A few weeks later, Jennifer became a grandmother with the birth of Sophie. A few years later, Joseph, her second grandchild was born. Zoos, museums, playgrounds, cookie baking, and crafts making all ruled the weekends. And of course, she attended all the concerts, recitals, openings, commencements, continuations and graduations, never missing one.


Also the nineties, Jennifer landed in the billing department at St. Anthony’s.  But as you might guess, that wasn’t nearly enough for her boundless energy, She continued to take courses in all sorts of subjects. Writing, however, stayed a major focus. She participated in several creative writing groups over the years, and she ended up teaching a few classes in writing for Jefferson County.

Jennifer Earle, Jennifer Elaine Earle, Jennifer Roessler kissing her granddaughter

Jennifer took up quilting, which was a passion that would stay with her until she died. You can see some of her work in the reception area. Quilting suited her well, with its demands for careful sewing, organization and craft. I also think it beautifully combines thrift with art, and so matched her nature. Along with the practice of quilting, she cherished the friends she made there.


As if grandkids, classes and quilting werent enough, she still found time to volunteer for the Lakewood Historical Society. She earned their highest honor for the many hours of labor she donated.


In 2005, she faced ovarian cancer with stoicism and courage. In 2014, she was diagnosed with breast cancer, and she met that head on as well. In January, she received the news that cancer had come again. This time, it came to stay. After intense suffering, she passed away peacefully from pneumonia.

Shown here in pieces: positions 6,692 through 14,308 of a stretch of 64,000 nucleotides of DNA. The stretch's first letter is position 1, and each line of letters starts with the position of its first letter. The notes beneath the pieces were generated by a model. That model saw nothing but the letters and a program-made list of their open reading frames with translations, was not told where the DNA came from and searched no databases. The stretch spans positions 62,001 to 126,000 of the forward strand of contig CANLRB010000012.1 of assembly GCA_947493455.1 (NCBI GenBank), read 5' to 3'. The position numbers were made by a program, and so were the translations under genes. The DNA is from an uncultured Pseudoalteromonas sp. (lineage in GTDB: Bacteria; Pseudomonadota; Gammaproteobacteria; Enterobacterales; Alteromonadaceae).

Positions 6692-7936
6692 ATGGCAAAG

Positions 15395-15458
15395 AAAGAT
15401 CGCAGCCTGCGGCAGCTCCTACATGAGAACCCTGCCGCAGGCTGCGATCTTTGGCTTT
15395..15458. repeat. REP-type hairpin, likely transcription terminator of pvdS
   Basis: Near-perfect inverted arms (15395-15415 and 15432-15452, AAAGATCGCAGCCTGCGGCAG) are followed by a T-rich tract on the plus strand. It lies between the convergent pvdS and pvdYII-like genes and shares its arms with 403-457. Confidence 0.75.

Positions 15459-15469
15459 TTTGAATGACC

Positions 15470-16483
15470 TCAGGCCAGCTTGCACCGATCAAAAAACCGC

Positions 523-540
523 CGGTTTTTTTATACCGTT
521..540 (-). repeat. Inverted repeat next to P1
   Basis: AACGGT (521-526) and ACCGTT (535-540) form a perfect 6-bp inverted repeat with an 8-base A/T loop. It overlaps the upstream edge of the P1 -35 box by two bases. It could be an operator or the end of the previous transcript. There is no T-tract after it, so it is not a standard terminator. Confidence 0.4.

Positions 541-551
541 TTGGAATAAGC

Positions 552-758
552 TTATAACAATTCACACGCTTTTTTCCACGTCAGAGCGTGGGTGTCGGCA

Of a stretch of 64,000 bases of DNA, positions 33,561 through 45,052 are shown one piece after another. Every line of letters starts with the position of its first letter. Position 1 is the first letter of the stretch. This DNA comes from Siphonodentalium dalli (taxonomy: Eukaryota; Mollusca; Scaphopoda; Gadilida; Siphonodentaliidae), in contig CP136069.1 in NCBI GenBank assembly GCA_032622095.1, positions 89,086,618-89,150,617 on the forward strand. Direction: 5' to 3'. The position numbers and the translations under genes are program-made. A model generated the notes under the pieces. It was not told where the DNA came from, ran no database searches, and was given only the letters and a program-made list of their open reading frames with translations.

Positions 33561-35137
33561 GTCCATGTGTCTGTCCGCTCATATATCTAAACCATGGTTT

Jennifer was always proud of her red hair, and she had the temperament that redheads are supposed to have. Fiery, proud, passionate, intense. She had a temper that could be fierce, but usually with good cause: cruelty, injustice, or incompetence could all raise her ire. For one so careful, she found carelessness of any sort deeply disgraceful.


Jennifer Earle, Jennifer Elaine Earle with her grandchildren

She was a woman who hated waste of any kind. Not of money, certainly. But not of time, either. Jennifer always had a book in her purse so she could read while waiting. She always had an audio book ready to go in the car, because why lose the time just driving when you could learn something new? Even while watching TV, she’d knit, or crochet or maybe sneak in a little sewing.


The flip side of that was Jennifers generosity — with her time, her attention and, for a surprisingly long list of good causes, her money.


I’d like to tell you about the last real conversation I had with her, a few days before she passed, because it sums her up so well.


She said she had a secret to share: That she daydreamed. And once she was finished with this cancer, she planned to go to Tuscany with Sophie. So she was imagining what it would be like. She’d visit a vineyard, and she’d buy a case of the wine, some white wine for her brother because it was so delicious and because he’d love that. And she and Sophie would drink red wine on the hillside. The son of the winemaker would fall in love with Sophie, of course. And that evening, they would go to the opera, and hear the most beautiful music in the world.


Jennifer made her own beautiful music in this world. The songs she sang in the kitchen or played on the turntable. The music of fabric and stitches, of her smiles and her touch.


It’s a music that will be remembered by everyone who knew and who loved her.


No comments:

Post a Comment

Obituary for Jennifer Earle

Jennifer Elaine Earle (July 11, 1938 to April 20, 2015) Some of my mother ’ s favorite books were the Oz series, written by Frank Baum. You ...